This play it also belongs to a genre, where, generally, there can not be made a lot of mistakes with interpretation. One thing’s for certain, for that great creativity is required.
And besides, if in previous music pieces, playing kids were portraied in quite transparent watercolors, and generally, kids are there without particular psyhological penetrations, but just in a very delicate sketch, so here, in this play, there is required some psychological synthesis.
Bydło, if translated from Polish, as it was taken, for sure, from Polish language, Bydlo is cattle .But again, we have to take a look at where this material is originated. Knowingly, or perhaps, unknowingly, Modest Petrovich (it’s so hard to analyse mind and soul in subject of consciousness and unconsciousness ) anyway, is taking a look, geographically, to Poland.
Because we have bulls saddled into a very crooked cart [1.38] with such minor and sad theme. Where is this topic coming from? Again, there is root connection, folk connection as well as street and truth. It’s connection of a folk musician, who is originated from, not metaphorically but actually, from dirt, from peasants, from fairy tales, epics and taverns, – from everything, we might imply as folk living.
It’s typical 19th century pathetic folk song, or maybe even from an earlier period. Roots of this melody are going into old Belarusian pity folk song about a quail with sick legs. [2.51]
Probably someone from older generations still remembers our grandmas, who were quite old by that time, that they had memory of this song. And when our feet were tired from playing around, they sang us this song. So consciously or unconsciously, but definitely in mind, into Modest Petrovich’s soul sparked this sad Polish-Belarusian song.
It’s created a remarkable picture, where his thoughts about bulls pulling an ugly cart with crooked weels through the rugged terrain, they (thoughts) are, for sure, through true artist’s suspense transfering and extrapolating into our beastly fate, hard working fate, when we have to slave away till the end of our days.
But it was very relevant to Modest Petrovich, because, in comparisson to Pyotr Ilyich Tchaikovsky, he didn’t get a big check so he could survive, dream and create!
He had to stay at his service office, where he was collecting all unbelivable and endless negative emotions, losing his life and his talent. Because of it all, his drunkenness and neglect, as well as ongoing depression, there are not so many works that he left us with. God didn’t give him « madame von Meck », but patrons are so crucial for brilliant, talented artists.
Therefore, for sure, his thoughts projected onto horrible fate of himself to slave away forever. So it’s happened just like that. He died of stroke, after he fell down due to a hypertensive attack, and had two more afer that, so he fell down on the carpet in his living room, tried to stand up, but fell down again and again. And then never stood up again…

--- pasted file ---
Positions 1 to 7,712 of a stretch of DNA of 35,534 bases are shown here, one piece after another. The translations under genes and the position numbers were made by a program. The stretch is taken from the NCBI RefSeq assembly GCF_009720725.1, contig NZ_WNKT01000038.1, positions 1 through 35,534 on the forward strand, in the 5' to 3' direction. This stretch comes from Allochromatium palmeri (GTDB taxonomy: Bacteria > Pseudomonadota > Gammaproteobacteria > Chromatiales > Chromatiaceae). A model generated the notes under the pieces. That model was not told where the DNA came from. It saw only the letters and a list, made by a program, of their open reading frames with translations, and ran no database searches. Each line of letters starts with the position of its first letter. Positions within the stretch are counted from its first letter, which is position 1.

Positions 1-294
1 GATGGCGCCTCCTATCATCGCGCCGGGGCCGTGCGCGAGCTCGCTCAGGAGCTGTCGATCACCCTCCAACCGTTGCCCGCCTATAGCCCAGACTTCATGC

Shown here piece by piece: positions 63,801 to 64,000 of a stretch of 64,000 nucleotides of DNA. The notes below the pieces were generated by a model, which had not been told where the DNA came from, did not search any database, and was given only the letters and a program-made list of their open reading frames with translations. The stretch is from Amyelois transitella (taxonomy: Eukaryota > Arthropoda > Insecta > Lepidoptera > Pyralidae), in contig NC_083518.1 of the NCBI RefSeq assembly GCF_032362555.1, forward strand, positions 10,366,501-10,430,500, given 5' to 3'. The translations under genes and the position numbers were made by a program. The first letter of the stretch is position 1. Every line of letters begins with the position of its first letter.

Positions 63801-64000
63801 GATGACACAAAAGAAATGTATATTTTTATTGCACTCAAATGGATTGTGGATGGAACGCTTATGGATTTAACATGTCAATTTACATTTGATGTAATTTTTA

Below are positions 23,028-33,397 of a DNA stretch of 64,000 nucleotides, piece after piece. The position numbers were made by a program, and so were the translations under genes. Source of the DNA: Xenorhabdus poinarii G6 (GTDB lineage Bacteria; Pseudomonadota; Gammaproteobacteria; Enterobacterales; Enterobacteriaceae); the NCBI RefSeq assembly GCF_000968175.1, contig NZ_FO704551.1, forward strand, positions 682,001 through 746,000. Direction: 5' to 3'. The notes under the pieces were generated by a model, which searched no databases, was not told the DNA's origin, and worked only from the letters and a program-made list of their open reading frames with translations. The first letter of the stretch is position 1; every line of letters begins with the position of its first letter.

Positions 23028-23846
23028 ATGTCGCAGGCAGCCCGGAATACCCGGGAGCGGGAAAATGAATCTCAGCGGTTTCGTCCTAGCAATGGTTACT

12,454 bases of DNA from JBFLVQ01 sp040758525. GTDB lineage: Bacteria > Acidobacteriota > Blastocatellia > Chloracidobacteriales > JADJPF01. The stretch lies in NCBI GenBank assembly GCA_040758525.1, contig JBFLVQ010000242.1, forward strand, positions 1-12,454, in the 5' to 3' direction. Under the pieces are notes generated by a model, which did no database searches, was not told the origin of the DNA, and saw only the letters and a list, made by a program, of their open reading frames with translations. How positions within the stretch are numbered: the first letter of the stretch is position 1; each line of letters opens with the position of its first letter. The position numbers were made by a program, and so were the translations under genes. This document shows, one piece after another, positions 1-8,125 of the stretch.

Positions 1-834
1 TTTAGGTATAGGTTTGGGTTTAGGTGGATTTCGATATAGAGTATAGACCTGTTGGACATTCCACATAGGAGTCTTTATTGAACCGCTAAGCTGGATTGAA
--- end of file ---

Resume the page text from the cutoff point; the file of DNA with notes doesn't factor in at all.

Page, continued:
For sure, all of it is in his music.
Because of it, we will not go through this play step by step, but I will play it in one piece.
You will understand and hear it for yourself.
9.07 It’s such an intresting and tragic folk sketch.
My advice to all interpreters, there is no way to perform it evenly, since this is rugged terrain, so it’s rugged terrain of life and it’s in place of this clumsy cart. From here we can jump onto Pushkin’s « cart of life ». In short, it’s continious psychology and philosophy and vice versa,the drama of life.
You’ve probably paid attention, when your cart was stuck, it was instructions from Mussorgsky. [9.46] He put little pauses to tell you where and when this cart has to fall down into the ditch. This should be performed with much character and expression.
Further, this cart is in different aspects: cart is getting closer, getting further, it’s here and there, and it’s passing by. And for sure we should extrapolate onto our life, in some way, onto our grave fate. Maybe not always bestial, but at least an uneasy human’s one.
After such a drama, our great moderator Modest Petrovich, and his face is exspressing it all, like never before. [10.38]
I will give you a tip at what it is, if you didn’t get it, actually it’s not to hard to guess : transparency and very high register. [10. 58]
You can disagee with me, you would probably even smile, but it’s a teardrop.
Modest Petrovich teared up because of his thoughts.
I think, you’ll agree with me, when can see one more time how harmony is flowing through: [11.21] – clear intervals, pure state of levitating high.
For sure, it‘s such a pure and sad tear. [11.43]
And it is followed by thoughts I already was talking about. It sounds like as he is telling us : « our fate is so hard, as so hard our life is ». [12.02] Life is so hard, our fate is so hard, so hard…(12.31) How it’s told by one wonderful playwriter : « That’s enough… » [12.35] Smiling, laughing, [12.37] trying to tell what’s coming up… [12.44]
And next, an absolutely.
Translated by ZJanna Melnichuk